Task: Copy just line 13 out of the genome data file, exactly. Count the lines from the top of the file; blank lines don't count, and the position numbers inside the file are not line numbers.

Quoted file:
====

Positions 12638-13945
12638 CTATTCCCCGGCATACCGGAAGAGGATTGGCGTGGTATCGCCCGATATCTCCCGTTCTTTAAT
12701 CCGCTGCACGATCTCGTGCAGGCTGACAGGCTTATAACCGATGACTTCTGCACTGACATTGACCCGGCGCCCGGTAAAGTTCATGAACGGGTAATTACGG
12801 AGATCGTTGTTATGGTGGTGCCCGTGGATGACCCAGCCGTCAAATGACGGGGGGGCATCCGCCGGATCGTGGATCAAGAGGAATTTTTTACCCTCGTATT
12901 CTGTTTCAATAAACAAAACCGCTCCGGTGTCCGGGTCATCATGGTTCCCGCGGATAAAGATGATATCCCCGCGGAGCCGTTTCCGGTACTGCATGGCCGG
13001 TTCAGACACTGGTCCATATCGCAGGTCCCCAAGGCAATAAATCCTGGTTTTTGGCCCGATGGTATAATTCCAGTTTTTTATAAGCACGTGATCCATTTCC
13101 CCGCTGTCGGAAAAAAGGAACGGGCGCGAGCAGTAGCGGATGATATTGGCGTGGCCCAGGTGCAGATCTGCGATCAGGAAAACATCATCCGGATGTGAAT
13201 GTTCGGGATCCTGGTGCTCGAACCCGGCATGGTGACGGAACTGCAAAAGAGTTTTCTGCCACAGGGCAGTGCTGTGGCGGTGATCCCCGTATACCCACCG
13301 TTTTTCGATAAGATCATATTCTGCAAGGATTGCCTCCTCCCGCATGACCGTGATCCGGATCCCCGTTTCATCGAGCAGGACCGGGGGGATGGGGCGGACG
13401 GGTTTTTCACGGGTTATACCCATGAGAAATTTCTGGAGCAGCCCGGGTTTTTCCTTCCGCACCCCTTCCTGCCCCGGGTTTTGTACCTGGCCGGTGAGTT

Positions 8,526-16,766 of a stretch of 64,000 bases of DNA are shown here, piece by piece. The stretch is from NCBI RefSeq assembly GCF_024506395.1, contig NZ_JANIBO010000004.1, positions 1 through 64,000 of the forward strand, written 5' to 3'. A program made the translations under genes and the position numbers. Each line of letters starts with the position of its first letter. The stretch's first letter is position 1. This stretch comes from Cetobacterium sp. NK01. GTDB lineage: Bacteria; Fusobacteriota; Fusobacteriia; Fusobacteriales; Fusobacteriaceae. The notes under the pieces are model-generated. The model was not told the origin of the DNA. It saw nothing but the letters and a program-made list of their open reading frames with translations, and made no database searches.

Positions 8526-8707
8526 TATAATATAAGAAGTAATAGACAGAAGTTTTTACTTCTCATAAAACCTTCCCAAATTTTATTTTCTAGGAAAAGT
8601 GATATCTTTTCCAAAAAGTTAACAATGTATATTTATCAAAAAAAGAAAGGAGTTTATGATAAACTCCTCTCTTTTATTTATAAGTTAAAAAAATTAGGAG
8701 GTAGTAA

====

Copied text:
8526 TATAATATAAGAAGTAATAGACAGAAGTTTTTACTTCTCATAAAACCTTCCCAAATTTTATTTTCTAGGAAAAGT